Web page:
I had been down to Ardrossan’s crumbling harbour wall a few days before to film Lord of the Isles departing – shots I could hardly take if I was going to be aboard her. I planned to be atop the wall, a lofty but breezy vantage point, ten minutes before the ship arrived in from Arran. But her speed almost caught me out as she was about to enter the hole-in-the-wall just as I got my cameras together. But I got my pictures and on the day of the excusion, Saturday 14th, I was able to film her arrival from a different perspective.
Had the trip been planned for the previous week the sailings would have been cancelled due to the severe and persisitant gales which had battered Scotland since Christmas. This day, however, we were blessed with a calm, quiet and dry day. Low cloud blanketed Arran and the lower firth but the cold January air was easily bearable.
Ocean greyhound LOTIwas straining at her ropes keen to get away several minutes before her scheduled departure. But the skipper demonstrated his patience and we slid astern at 0945. Her 90 degree spin was over in aflash and we were out through the gap into the gentle swell in jig time.
Up on the top deck a crewman was inspecting the two large lifeboats. This was reassuringly poignant, for news was breaking this morning of the capsize of the Italian cruise ship Costa Concordia off the coast of Tuscuny with the loss of several lives. The crewman started both engines of the boats.
CRSC magazine editor Andrew Clark was also on the top deck, tottering on the edge of a seat tying to find the best angle for a group photo of CRSC members. “Why don’t you climb the mast,” retorts one wag.
I don’t think I have ever seen LOTI as busy. Apart from 95 anoraks there were the usual family parties heading over for the weekend. Fellow Island Hopper Andy was there and once the roll-and-sausage queue had shrunk he and I and Deryk Docherty indulged at a table shared with an energetic looking granny from Ayr. She had just spent five minutes trying to find her seat after a visit to the ‘Ladies’. “This is a different boat, I’m not familiar with it. I got lost.”
She is mystified by the number of passengers, so she gets an abridged history of the CRSC and an explanation of our raison d’etre. “We’ve been around since 1932, you know,” proclaims Andy. “My you don’t look that old.” But I spot the subtle twinkle in her eye.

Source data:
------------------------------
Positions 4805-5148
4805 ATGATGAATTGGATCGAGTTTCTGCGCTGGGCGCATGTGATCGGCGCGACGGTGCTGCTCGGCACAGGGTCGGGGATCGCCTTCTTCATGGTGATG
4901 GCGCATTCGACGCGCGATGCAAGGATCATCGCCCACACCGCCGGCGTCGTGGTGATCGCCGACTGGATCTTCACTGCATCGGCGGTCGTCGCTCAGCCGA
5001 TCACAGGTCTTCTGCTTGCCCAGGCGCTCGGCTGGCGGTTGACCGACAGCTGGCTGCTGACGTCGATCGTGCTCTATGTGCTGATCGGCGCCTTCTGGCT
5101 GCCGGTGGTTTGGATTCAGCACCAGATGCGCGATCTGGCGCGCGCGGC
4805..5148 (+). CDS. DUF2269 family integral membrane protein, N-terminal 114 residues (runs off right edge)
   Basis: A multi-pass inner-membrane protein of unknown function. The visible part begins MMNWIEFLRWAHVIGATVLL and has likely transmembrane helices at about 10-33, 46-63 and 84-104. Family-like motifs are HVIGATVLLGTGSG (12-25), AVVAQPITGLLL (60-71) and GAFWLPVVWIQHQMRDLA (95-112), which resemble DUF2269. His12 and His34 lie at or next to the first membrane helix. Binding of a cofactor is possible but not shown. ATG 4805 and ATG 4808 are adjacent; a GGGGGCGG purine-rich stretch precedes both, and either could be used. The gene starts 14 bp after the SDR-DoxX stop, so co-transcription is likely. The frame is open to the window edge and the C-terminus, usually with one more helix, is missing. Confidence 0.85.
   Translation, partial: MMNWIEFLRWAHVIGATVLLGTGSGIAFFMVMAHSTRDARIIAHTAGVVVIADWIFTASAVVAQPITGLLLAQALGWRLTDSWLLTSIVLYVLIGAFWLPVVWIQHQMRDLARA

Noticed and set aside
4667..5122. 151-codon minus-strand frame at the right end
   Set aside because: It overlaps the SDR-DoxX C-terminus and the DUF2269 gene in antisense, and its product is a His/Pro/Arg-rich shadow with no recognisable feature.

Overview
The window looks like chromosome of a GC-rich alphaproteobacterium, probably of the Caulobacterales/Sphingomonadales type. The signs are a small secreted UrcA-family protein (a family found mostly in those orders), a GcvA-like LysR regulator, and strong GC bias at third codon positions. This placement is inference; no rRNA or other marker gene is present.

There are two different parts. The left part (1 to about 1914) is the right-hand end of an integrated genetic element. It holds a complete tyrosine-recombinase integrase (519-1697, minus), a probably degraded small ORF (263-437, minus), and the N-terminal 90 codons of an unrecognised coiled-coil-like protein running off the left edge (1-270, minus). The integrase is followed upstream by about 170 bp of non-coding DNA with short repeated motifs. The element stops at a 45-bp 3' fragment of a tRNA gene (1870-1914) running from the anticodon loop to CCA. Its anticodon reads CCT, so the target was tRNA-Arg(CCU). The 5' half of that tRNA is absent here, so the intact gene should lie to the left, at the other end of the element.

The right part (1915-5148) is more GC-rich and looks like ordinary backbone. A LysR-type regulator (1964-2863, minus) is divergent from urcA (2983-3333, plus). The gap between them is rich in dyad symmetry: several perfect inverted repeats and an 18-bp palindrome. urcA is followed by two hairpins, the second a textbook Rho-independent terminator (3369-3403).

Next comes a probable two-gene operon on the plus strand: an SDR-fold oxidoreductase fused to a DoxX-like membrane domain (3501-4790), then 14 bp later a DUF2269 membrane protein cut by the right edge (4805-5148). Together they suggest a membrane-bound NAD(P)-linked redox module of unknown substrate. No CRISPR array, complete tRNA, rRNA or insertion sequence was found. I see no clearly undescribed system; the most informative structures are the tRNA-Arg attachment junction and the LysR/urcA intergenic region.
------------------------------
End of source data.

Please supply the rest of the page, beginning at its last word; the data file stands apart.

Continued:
This lucky woman has two daughters who live on Arran. One in Lamlash, one in Whiting Bay. “I think I’m with the Whiting Bay one this weekend.” Great to have a choice.
At Brodick the keenest of our group form a line along the promenade railing to watch Lord of the Isles’s departure. Rather than simply spin his ship around the skipper obligingly moves forward ahead of the pier and gives us a traditional departure and a lovely side-on view.
Andrew Clark has now climbed up onto a bench to gain the appropriate altitude for his photograph. “He’s determined to fall off something today,” observes Andy.
The two buses headed off southwards. I am on the leading bus and to our surprise we are taken down the narrow, steep road down to Kildonan.This charming, sleepy little bay seems to have had a few more houses added since my last visit here. The road back up onto the main drag gives us a bit of drama and hilarity. Half way up the incline it becomes clear that our bus’s gearbox isn’t too healthy. It is clearly struggling and we slow to a crawl before juddering to a standstill. The driver turns to our leader Neil. “Twenty off the bus and walk please!”
And so the fittest of us stumble outside and march in giggling single file up the next hundred metres of hill. The asthmatic bus regains her poise and crawls up behind us until she reaches a flattening of the incline. Everyone back on. Then we completed the journey to the Kinloch Hotel at Blackwaterfoot where lunch awaits us.
Our carefully planned itinerary had allowed us plenty of time back at Brodick before the ship returned. This was utilised by the real anoraks to take up camera positions. For although it was now 1600 hours in early January there was still sufficient light to record a few decent pictures. I set up stall just beyond the pier in front of the little industrial complex. Above me on the low hill was a lone figure with his camera poised. Who else but Andrew.
Lord of the Isles performed well today, and indeed during her two week spell as Brodick ferry. She raced across back to the mainland in 45 minutes. This time Johnny Newth and Ian McCrorie were aboard and Andy, Johnny and I sat and watched Ian demolish a plate of haddock and potatoes. A good start to the year for the CRSC and I think everyone enjoyed their day.